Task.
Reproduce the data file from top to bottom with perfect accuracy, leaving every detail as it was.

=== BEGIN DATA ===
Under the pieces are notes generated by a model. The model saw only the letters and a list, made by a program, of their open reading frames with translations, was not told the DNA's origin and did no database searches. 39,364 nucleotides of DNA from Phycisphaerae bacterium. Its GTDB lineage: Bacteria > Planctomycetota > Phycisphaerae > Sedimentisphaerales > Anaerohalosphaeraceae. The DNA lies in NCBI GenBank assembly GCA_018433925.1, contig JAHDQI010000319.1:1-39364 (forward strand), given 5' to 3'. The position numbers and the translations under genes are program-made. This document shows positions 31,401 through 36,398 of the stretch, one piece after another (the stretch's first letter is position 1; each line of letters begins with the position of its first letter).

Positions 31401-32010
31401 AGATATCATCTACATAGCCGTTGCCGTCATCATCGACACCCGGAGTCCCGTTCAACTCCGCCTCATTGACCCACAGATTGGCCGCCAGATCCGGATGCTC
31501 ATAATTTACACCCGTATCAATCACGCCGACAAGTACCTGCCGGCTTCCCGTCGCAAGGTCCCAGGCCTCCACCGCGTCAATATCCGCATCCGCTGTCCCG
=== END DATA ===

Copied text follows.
Under the pieces are notes generated by a model. The model saw only the letters and a list, made by a program, of their open reading frames with translations, was not told the DNA's origin and did no database searches. 39,364 nucleotides of DNA from Phycisphaerae bacterium. Its GTDB lineage: Bacteria > Planctomycetota > Phycisphaerae > Sedimentisphaerales > Anaerohalosphaeraceae. The DNA lies in NCBI GenBank assembly GCA_018433925.1, contig JAHDQI010000319.1:1-39364 (forward strand), given 5' to 3'. The position numbers and the translations under genes are program-made. This document shows positions 31,401 through 36,398 of the stretch, one piece after another (the stretch's first letter is position 1; each line of letters begins with the position of its first letter).

Positions 31401-32010
31401 AGATATCATCTACATAGCCGTTGCCGTCATCATCGACACCCGGAGTCCCGTTCAACTCCGCCTCATTGACCCACAGATTGGCCGCCAGATCCGGATGCTC
31501 ATAATTTACACCCGTATCAATCACGCCGACAAGTACCTGCCGGCTTCCCGTCGCAAGGTCCCAGGCCTCCACCGCGTCAATATCCGCATCCGCTGTCCCG